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Pilot rescued from wreckage in LA moments before train hits

by The Associated Press | January 11, 2022 at 4:00 a.m.
In this screen grab from a body cam video provided by the Los Angeles Police Department, a commuter train crashes with a plane which had just taken off from nearby Whiteman Airport Sunday, Jan. 9, 2021 in Pacoima, Calif. Los Angeles police officers pulled an injured pilot from the wreckage of a small plane that crash landed on railroad tracks just moments before a commuter train smashed into the aircraft over the weekend. (AP Photo/Los Angeles Police Department via AP)

LOS ANGELES (AP) -- The pilot of a small plane averted death twice in a span of minutes Sunday, first when he crash-landed onto railroad tracks, then when Los Angeles police rescued him just before a commuter train smashed into the aircraft.

Bodycam video showed the officers working furiously to disentangle the bloodied pilot from the cockpit of the crumpled Cessna 172.

"Go! Go! Go! Go! Go!" someone yelled as the officers dragged the man away seconds before the Metrolink train, its horn blaring, barreled through the plane.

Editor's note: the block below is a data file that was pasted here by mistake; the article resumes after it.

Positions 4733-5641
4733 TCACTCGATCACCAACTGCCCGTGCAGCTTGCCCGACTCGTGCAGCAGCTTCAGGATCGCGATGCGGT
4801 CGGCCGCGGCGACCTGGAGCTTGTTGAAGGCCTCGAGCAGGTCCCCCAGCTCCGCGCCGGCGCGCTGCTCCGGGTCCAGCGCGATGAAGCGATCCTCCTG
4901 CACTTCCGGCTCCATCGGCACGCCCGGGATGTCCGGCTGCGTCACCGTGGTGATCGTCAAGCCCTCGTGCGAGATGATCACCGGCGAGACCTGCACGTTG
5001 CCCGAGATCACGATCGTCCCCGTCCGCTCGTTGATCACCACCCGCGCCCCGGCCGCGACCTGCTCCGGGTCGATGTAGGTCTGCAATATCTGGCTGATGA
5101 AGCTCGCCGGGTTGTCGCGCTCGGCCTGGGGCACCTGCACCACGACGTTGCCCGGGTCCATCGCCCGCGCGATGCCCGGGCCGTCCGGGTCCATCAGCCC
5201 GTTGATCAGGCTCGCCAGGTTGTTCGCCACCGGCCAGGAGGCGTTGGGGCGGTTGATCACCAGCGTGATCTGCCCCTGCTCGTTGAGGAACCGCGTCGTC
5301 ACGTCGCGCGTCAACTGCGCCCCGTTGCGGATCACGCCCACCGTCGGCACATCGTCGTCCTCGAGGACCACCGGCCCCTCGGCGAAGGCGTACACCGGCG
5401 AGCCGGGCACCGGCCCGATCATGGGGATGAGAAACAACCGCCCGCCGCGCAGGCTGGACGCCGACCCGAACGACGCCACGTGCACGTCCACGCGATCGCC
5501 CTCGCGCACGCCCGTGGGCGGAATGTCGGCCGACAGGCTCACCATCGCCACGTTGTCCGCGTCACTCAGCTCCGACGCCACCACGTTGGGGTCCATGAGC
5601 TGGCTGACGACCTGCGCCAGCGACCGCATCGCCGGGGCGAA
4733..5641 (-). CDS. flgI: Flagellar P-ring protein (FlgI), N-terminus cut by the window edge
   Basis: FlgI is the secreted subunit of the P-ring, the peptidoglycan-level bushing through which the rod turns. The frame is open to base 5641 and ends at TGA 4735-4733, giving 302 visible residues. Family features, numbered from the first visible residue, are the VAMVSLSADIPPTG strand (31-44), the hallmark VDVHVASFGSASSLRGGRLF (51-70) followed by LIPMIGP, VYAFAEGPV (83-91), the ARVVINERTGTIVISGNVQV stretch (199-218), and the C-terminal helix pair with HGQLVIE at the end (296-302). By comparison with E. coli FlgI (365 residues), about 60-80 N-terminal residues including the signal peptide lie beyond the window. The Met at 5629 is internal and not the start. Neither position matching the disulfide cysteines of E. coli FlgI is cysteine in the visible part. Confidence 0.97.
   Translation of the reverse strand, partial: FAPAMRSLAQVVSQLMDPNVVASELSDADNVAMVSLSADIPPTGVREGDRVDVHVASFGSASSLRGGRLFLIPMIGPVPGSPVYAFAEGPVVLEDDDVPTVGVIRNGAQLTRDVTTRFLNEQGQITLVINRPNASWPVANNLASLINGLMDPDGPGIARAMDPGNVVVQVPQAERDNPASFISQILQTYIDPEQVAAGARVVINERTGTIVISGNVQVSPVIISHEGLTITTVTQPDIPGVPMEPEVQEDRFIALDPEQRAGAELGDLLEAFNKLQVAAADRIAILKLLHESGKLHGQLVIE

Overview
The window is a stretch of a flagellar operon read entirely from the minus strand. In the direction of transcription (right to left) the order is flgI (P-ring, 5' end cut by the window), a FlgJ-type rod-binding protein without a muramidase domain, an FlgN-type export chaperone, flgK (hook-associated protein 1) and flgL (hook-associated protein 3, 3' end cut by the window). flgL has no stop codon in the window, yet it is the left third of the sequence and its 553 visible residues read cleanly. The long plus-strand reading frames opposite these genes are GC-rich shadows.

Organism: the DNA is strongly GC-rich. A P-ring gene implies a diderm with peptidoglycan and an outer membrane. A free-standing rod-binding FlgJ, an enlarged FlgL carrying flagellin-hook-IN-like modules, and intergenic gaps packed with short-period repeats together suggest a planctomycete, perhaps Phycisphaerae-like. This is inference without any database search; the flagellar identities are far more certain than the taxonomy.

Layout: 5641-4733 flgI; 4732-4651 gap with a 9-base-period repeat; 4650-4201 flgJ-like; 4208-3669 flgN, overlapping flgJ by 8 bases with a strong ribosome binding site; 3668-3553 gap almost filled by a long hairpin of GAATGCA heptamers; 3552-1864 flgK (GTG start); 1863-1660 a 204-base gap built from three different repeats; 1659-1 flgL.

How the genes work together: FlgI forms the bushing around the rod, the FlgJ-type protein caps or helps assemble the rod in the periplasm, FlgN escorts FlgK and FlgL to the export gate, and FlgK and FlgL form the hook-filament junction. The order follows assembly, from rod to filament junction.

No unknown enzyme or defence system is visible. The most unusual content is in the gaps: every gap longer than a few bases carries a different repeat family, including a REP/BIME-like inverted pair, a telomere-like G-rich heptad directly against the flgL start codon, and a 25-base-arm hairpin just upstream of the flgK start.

The single-engine plane had engine failure during takeoff from Whiteman Airport in the San Fernando Valley community of Pacoima and went down moments later, police Capt. Christopher Zine told reporters.

The plane ended up on a rail crossing in an intersection adjacent to the airport and just blocks from the Los Angeles Police Department's Foothill Division station. Officers arrived at the crash scene almost immediately.

"I had requested Metrolink to cease all train activity, but apparently that didn't happen," Sgt. Joseph Cavestany told CBSN Los Angeles.

Officer Christopher Aboyte told KABC-TV he initially stood by the plane trying to keep the pilot, who was seated, conscious and alert.

Then, bells and flashing lights signaled an oncoming train, Officer Robert Sherock told the station.

"We looked and sure enough there was a train headed right for us at full speed," he said.

Officer Damien Castro told KNBC-TV training and experience kicked in, and adrenaline helped.

"When things like that happen you kind of just go and do it," Castro said. "You don't really have much time to think."

The bodycam captured the sight and sound of the train blasting through where the pilot had been seconds earlier.

Print Headline: Pilot rescued from wreckage in LA moments before train hits

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